Happy Independence Day to all of my American readers! The Fourth of July is an ordinary day here in Ontario, so I’m back to blogging about the sorts of topics I generally discuss here. If you haven’t already checked it out, why not go ask me a few questions about what it’s like to live in Canada?
Writer’s block is a topic I’ve been meaning to discuss on this site for quite a while now. I’ve had my own trouble with it in the past, up to and including brainstorming for something as simple as a blog post topic. Today I wanted to share a few techniques that I use to deal with this problem when it happens. If you have anything else to add in the comment section below, do speak up!
Balance Multiple Projects
On any given day, I’m brainstorming, writing, or reworking blog posts, my latest novel, future social media posts for myself, future social media posts for the organizations I volunteer for, book reviews, and more. If one of these writing styles isn’t working for me, I’ll switch to another one.
There is something about asking your brain to transition from one project to the next that can really get the creative juices flowing.
A tweet requires brevity while a chapter of a book might need me to dig deeply into the details of what is going on in that particular scene so that my audience will know exactly what is going on in it.
Do Something Unrelated to Writing
And when I say unrelated, I mean it! Pick an activity that you enjoy but that has nothing at all do with your current projects.
Go swimming or buy a ticket to the latest summer blockbuster you’ve been meaning to watch. Fly a kite, take your dog on an adventure, or have dinner down at the local pub. Book a weekend away at local campground or check out a special event in your neighbourhood that you’ve been meaning to attend.
Do these sorts of things without any sense of guilt or expectation that they will lead you to the next plot twist in your writing. Just enjoy those hours or days away without any thought of what’s going on with your characters at the moment.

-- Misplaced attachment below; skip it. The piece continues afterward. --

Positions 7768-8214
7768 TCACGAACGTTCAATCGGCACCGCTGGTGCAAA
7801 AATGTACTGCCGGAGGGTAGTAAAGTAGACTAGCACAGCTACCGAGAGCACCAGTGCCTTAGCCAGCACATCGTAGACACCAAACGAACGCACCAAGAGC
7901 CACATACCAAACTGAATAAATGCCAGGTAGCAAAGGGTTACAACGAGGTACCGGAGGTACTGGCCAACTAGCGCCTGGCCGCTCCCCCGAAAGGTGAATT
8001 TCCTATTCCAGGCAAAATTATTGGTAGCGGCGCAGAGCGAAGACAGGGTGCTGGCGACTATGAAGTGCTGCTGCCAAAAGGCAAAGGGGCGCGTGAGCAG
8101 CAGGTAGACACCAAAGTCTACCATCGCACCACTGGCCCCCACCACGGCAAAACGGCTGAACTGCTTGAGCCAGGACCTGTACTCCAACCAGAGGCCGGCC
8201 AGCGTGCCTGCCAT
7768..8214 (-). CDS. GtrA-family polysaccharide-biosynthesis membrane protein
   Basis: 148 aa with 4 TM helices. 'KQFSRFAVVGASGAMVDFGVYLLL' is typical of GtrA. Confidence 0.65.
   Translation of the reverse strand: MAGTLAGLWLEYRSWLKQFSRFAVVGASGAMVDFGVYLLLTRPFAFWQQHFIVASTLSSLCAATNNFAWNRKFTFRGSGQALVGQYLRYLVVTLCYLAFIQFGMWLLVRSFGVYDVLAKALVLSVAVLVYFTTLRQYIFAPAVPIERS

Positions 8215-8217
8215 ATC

Once you get back, there’s something interesting I think you should try.
Have a Conversation with Your Characters
I can’t tell you how many times I’ve talked to my characters. No, I generally don’t speak out loud to them, although more power to you if that works.
One visualization technique that I really like is imagining that I’ve sat down with my characters to have a cup of tea together. The conflict and tension in their storyline is nowhere near us, and we have all the time in the world to talk about what’s going on with them and how they want to react next.
Don’t ask me why this works, but I’ve found it very helpful in figuring out why I’m stuck on a particular piece and what sorts of things I should think about trying with the plot in the future.
Write Scenes Out of Order
For example, I generally find it much easier to write the middle of a story or novel than I do the beginning or ending. Beginnings need to draw the readers into the plot quickly while at the same time developing the character’s personalities and giving a good overview of what the world they inhabit is like.
As far as endings go, I always want to know what happens next no matter how long a story is or how well it fleshes everything out. This is a good thing as a reader, but as a writer it can make it tricky for me to know when to wrap things up.
Middle sections are my sweet spot, so they’re often the portion I try to work on if I get stuck. There are so many opportunities to foreshadow the ending or make more references to things I’ll put in the first few scenes when I’m writing this part.
Interestingly enough, this also works just as well for blog posts and tweets! Can you guess which section of this post I might have figured out first?
Pick a Different Genre
No, I’m not saying you need to publish what you write or that you need to start an entirely new project altogether. I’ve written plenty of scraps of things that will never see the light of day.
Here’s the thing about picking a different genre: it can often require you to use a different set of writing muscles. A romance novel is usually nothing like a poem about a rainy day. A short horror tale has a completely different feel to it then an autobiographical essay.
If you can, choose a genre that is something you’d rarely to never read, much less write.
It’s been my experience that attempting to write a hardboiled detective story is a great way for me to start coming up with ideas for the genres I actually have experience writing. No sooner does my detective stumble upon the crime scene then he or she realizes that this isn’t the only genre going on in that snippet of a tale.
What are your favourite tips for beating writer’s block?